Earth is said to be prone to devastating space storms that can wipe out power throughout the world, leaving the planet in complete darkness, and we would get only a 15-minute heads-up!
The experts would be able to warn us about this disastrous phenomenon just 15 minutes before it takes place.
There are various forms of space storms, and coronal mass ejection (CME) is described as the deadliest one.
CMEs have the potential to send billions of tonnes of matter plunging through space at really high velocities, which could be more than 7 million mph.
The Sun shooting enormous cloud of magnetised plasma into space creates CMEs, which can destroy satellites and adversely impact power supplies as well as technology.
Giant explosions taking place on the Sun's surface, called solar flares, emit particles and energy into space. CMEs are often linked to these solar flares.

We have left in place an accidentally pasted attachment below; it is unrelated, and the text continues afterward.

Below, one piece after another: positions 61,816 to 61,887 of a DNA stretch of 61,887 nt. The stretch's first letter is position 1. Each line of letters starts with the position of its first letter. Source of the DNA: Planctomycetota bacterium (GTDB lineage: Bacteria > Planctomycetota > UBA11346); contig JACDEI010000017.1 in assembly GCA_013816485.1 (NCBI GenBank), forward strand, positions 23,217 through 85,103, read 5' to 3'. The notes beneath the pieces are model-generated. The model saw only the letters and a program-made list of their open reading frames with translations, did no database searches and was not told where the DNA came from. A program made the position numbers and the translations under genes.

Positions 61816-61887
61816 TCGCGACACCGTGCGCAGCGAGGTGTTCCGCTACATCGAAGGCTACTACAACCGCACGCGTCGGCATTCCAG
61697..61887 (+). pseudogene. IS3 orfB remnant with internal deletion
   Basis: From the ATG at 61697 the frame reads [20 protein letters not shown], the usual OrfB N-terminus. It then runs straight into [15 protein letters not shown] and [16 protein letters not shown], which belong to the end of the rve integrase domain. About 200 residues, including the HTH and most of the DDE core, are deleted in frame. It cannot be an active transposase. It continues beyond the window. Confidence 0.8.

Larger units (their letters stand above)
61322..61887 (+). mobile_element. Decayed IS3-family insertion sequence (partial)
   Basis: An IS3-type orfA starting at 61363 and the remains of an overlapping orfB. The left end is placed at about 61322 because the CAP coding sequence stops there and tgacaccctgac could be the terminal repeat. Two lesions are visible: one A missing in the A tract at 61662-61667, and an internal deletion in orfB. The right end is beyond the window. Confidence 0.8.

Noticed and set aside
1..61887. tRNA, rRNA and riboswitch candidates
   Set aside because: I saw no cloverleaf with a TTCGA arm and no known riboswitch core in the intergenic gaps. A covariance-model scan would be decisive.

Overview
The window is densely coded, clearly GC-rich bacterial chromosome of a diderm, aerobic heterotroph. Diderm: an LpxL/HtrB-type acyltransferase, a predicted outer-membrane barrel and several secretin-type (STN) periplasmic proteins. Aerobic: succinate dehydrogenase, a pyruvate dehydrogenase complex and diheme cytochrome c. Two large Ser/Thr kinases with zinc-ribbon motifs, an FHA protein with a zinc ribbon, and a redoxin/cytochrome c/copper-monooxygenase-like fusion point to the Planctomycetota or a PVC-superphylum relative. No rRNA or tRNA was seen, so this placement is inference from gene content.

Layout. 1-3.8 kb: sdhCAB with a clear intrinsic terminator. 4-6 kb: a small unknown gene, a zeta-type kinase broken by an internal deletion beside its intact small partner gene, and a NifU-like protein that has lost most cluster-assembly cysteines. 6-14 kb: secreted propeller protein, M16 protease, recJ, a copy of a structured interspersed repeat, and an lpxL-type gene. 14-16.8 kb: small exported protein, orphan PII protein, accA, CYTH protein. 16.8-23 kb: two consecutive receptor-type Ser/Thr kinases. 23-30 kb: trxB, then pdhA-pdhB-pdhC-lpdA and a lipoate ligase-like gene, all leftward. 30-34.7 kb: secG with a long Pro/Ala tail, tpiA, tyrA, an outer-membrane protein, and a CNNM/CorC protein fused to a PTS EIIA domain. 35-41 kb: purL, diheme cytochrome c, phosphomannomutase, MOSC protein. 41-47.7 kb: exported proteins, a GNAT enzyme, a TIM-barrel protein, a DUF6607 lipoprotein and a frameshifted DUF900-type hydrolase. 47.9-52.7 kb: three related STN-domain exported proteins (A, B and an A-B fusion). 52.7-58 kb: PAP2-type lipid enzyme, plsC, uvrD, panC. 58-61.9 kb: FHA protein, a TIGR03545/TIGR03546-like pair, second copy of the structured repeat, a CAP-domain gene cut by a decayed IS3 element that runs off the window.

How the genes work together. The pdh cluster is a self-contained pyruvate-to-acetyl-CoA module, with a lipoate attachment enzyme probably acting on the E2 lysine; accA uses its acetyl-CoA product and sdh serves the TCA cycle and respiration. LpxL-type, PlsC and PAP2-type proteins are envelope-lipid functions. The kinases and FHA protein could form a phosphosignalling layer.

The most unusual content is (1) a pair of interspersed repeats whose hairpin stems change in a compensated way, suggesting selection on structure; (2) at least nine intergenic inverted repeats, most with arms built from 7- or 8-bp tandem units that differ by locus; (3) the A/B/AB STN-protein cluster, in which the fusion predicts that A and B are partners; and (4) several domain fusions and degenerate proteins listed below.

"Coronal mass ejections can travel in any direction from the Sun. If they heading our way their size means they would completely engulf the Earth," Catherine Burnett, manager of the UK Met Office's space weather programme was quoted by the Mirror as saying.
"It takes a significant coronal mass ejection 19 hours to travel to Earth. But once we have seen a coronal mass ejection leave the Sun, we still will not know until 15 minutes before it reaches Earth what its magnetic orientation is and if we will see any impact," Burnett explained.
"We don't get a very large forecast window to know there is something on the way," she said.
Earth has not been affected by any huge solar storm since the mid-19th century. It takes around a century or two for major space storms to recur, but they can take place anytime.
The stunning astronomical phenomenon – Aurora Borealis or Northern Lights – is an outcome of some of these storms.
Stronger storms can adversely affect navigation systems and power grids throughout the world.
These storms have the ability to affect even planes and military radio systems, and spacecraft operations. They can also cause damage in power systems and even trigger voltage alarms, a report by the Sun revealed.